I’ll draw attention to a couple of quotes:
“The reason [the Faith PCA complaint cannot be put in order] is that the Session of FPC acted in accordance with the Holy Scriptures and the Book of Church order (BCO) with regards to Jessica Fore and the other members of FPC who are mentioned in Jessica Fore’s charges.”
“We further find that the Clerk attempted to rebuke Ms. Fore for what he perceived to be her litigiousness and refusal to be reconciled with her church and its officers. We find the Clerk’s conversation to constitute an attempt at rebuke, rather than “reviling.” We find that the allegations do not raise a strong presumption of guilt.”
In other words, everything the church and the Stated Clerk did was fine. Amazingly, the commissioners didn’t even bother disputing whether the things I alleged at Faith PCA really happened, or defining “reviling” versus “rebuking”; they just said that the Session’s and Charles Garland’s actions were OK. Neither report bothers to offer any substantive biblical or factual support for its positions. The Charles Garland report contains at least six factual errors (inaccuracies and critical omissions) that Dr. Hobbs attempted to correct in an email to its authors, since she was mentioned in the report. Her email was ignored. No Presbytery officer objected to any part of either ruling. Charles Garland, an Elder in good standing, has just moved to Arizona to head up Grace Tucson, a brand new church plant with strong ties to RUF campus ministry.
Once the rulings were passed, only an officer of the Presbytery (i.e. only an ordained male PCA elder serving a church in Georgia Foothills) would have had the right to bring these matters before a higher church court. None did so. “The system” had successfully cut me off at the knees, as it has done to so many others. The PCA offers zero judicial agency for a layperson seeking accountability for abuse or wrongdoing if her Presbytery decides to close ranks and shut her up. Since I started blogging about my situation, I’ve been contacted by other women with similar experiences in other Presbyteries. I’ve heard from women excommunicated for fleeing marital abuse, or simply struck from the rolls of their church through disciplinary erasure and denied a trial even as they begged their elders to look at evidence of domestic violence. The few who press the issue with their Presbyteries instead of quietly disappearing find that justice is slow at best, but most often nonexistent. Abused women are disposable.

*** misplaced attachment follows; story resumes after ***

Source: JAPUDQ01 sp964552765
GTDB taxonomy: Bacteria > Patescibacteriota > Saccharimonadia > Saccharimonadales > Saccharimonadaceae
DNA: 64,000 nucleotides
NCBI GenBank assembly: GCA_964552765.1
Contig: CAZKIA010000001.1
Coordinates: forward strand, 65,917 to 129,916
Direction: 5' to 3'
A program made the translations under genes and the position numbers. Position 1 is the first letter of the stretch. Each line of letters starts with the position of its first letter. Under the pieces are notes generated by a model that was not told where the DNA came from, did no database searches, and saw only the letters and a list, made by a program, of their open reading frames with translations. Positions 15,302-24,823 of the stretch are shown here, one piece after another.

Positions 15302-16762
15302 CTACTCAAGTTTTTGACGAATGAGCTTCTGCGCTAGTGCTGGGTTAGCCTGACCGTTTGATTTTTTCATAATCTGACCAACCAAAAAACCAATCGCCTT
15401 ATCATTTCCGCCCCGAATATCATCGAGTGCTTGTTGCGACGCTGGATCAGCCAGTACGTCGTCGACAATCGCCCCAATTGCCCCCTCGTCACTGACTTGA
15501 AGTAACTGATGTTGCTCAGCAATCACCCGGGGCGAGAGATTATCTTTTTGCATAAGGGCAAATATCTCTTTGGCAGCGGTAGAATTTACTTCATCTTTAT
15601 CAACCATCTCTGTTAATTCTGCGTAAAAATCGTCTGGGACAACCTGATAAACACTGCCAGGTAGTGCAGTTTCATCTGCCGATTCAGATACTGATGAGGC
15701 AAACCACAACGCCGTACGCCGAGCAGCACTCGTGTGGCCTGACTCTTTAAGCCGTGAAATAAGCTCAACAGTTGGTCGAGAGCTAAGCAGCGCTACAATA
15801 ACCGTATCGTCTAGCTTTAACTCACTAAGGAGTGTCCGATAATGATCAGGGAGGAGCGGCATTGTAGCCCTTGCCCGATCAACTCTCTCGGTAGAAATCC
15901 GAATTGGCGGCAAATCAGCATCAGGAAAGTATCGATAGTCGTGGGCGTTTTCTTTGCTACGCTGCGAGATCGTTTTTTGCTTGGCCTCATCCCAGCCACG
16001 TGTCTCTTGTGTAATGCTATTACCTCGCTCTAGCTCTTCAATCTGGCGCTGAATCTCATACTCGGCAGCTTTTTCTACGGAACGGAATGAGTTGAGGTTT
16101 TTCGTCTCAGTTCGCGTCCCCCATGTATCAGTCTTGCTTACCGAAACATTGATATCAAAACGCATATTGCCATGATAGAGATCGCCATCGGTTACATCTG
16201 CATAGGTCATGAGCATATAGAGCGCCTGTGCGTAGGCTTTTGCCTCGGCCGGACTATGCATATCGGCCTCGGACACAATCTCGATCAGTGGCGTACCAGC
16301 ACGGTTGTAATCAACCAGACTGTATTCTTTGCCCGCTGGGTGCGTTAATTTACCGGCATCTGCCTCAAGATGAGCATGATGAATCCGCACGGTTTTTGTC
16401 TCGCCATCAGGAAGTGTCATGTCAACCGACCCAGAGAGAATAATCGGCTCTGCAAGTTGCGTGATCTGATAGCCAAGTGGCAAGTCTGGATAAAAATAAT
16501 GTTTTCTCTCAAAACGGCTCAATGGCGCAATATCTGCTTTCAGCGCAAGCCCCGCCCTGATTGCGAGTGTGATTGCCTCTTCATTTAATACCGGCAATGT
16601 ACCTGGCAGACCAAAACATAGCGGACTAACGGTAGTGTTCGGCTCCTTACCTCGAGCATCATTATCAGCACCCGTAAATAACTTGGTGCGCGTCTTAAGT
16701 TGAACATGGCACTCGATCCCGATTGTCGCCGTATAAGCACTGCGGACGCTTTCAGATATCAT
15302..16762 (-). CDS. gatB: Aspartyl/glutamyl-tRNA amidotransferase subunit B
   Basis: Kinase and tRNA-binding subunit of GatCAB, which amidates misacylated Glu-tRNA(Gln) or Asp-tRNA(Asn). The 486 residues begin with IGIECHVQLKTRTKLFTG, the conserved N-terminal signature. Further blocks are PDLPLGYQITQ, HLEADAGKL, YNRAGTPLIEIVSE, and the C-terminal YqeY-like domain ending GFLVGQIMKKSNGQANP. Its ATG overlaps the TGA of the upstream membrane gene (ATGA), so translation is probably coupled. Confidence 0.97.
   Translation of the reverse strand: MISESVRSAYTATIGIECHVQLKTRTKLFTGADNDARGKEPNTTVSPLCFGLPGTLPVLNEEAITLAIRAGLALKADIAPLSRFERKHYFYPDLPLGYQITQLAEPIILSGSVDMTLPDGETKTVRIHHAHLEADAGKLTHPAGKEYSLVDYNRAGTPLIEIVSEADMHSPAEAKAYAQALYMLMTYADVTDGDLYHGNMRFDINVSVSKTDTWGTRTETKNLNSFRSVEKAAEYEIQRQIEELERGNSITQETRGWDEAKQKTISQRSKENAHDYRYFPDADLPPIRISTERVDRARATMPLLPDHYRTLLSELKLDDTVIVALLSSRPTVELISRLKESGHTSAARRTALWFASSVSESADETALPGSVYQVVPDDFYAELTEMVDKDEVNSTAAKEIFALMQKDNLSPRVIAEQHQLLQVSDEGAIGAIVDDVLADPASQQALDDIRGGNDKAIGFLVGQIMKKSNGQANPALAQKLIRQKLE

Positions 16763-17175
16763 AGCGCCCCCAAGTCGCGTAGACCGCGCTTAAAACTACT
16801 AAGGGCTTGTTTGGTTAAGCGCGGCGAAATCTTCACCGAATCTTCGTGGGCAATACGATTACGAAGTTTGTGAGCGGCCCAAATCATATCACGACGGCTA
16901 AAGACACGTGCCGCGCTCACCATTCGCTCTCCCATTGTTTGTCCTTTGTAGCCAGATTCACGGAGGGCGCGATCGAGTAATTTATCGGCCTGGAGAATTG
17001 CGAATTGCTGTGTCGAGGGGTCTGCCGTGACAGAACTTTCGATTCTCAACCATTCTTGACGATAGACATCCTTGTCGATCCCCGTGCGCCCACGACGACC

Providentially, out of the blue, I was contacted in May 2017 by a PCA elder in another part of the country who knew about my situation. I learned that the 2016 minutes for Georgia Foothills Presbytery had landed in front of someone on the Review of Presbytery Records committee who cares about abuse in the church, and this person had flagged the minutes for review. RPR voted to cite Georgia Foothills Presbytery with an “exception of substance” on three consecutive sets of minutes covering every presbytery meeting in 2016. It passed something like 50-2 in committee and was then bundled into an omnibus vote on the floor of General Assembly, where it passed without public discussion. The exception states:
The court did not address the substance of the complaint thereby denying a member the ‘watchful care, instruction and government of the church’ to which the member is entitled. Although the complaints were ruled administratively out of order, they constitute reports affecting the Christian character of those subject to the presbytery’s authority. Therefore, the Presbytery ought to have instituted the procedures in BCO 31-2.